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March 4, 2005

Sign language meets strong student interest

From: Daily Pennsylvanian - Philadelphia,PA,USA - Mar 4, 2005

235 students have taken classes in America's third-most-used language, up from 35 in 1998

By Ko Im
March 04, 2005

An increasing number of students are quietly entering classrooms to take up America's third most commonly used language -- sign language.

The American Sign Language program at Penn has 253 students this year, up from 35 in 1998. Since the spring of 2002, students have been able to take four sign language courses to fulfill the language requirement.

Nelleke Van Deusen-Scholl, director of the Penn Language Center, said that some students take up sign language because they believe it will be easier than the spoken languages.

"Growth has been phenomenal, and this mirrors the growth of sign language across the country," Van Deusen-Scholl said, "but [sign language] is not an easier language."

Nursing freshman Sofia Wronski was deciding between taking Italian or sign language to fulfill her language requirement.

She decided on the latter because it would have "more of an impact on where I'm going" as a Nursing student.

"Originally I thought it was going to be easy, just translating in English," Wronski said, "but the first thing that surprised me was that my teacher was deaf and we're not allowed to talk in class."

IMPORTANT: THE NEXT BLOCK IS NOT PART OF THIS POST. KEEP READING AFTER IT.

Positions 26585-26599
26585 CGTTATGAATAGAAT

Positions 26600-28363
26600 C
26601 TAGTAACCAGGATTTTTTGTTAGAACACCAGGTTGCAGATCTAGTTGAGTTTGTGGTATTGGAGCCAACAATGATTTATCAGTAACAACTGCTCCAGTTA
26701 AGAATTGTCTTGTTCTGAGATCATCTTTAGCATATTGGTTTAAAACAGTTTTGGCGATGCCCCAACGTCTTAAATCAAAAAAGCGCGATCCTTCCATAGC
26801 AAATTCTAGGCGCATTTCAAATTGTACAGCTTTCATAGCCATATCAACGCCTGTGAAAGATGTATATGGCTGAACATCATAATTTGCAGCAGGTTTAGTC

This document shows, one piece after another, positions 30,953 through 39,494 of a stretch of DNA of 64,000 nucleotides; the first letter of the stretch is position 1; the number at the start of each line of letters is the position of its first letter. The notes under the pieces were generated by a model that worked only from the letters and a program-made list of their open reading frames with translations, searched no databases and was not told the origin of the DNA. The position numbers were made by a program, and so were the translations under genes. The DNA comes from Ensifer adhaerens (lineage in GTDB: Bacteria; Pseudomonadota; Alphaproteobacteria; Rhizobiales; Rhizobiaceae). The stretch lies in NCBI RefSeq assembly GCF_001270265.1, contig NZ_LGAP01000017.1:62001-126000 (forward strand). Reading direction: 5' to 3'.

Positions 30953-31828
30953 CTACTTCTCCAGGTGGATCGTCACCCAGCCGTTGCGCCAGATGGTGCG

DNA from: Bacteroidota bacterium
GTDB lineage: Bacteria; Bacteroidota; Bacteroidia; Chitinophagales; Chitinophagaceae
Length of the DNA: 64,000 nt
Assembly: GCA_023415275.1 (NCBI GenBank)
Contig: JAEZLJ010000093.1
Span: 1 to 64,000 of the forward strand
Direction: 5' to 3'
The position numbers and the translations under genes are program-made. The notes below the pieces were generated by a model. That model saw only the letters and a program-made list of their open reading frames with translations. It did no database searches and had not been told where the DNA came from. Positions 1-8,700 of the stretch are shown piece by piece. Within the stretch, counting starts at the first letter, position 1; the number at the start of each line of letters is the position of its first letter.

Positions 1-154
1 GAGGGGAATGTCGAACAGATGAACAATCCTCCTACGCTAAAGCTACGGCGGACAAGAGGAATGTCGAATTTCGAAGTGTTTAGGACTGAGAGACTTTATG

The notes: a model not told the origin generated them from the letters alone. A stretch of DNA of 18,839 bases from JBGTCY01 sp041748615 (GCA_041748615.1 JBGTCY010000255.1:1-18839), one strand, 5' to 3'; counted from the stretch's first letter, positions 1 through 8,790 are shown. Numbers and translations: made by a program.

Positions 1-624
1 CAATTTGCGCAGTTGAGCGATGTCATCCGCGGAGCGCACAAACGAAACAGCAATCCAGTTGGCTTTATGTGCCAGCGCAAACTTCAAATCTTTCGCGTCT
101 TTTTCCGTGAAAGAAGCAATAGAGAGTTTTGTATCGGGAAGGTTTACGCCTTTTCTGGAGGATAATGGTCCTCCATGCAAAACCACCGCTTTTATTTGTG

Several sign language students agreed that despite the difficulties, their classes have made them more aware of deaf culture.

"What I enjoy most is learning about deaf culture, about the deaf community -- how the American Sign Language gives something for all deaf Americans to come together," College freshman Ronald Berkowsky said.

"It's almost as if it's a special club," he added.

Some students said that the Penn Language Program is giving them a second chance to learn sign language.

Nursing freshman Vivian Sha attended a high school that offered sign language but took up French instead. Now, she said she is debating whether to take an extra sign language course for medical terminology.

"I'm a visual person," Sha said. Signing "has brought me to a new culture."

Nursing freshman Charlotte Nagelberg also said that sign language will be useful in the emergency room because "it's not like there are always interpreters around."

Nagelberg first encountered sign language in her third-grade classroom and said she is happy to continue her interest in it.

"It's a little confusing because you want to sign how you hear it in your head," Nagelberg said. "Sign language is a diverse language, a whole different language."

Robert Shilling, who started the American Sign Language program at Penn in 1997, said ASL is the "only visual language [where] people can communicate without using your voice."

Shilling, who started signing when he was 17 years old at Gallaudet University -- the only deaf university in America, located in Washington -- said his goal as a teacher is to combine the visualization and the signs.

"I still learn new signs every day," Shilling said.

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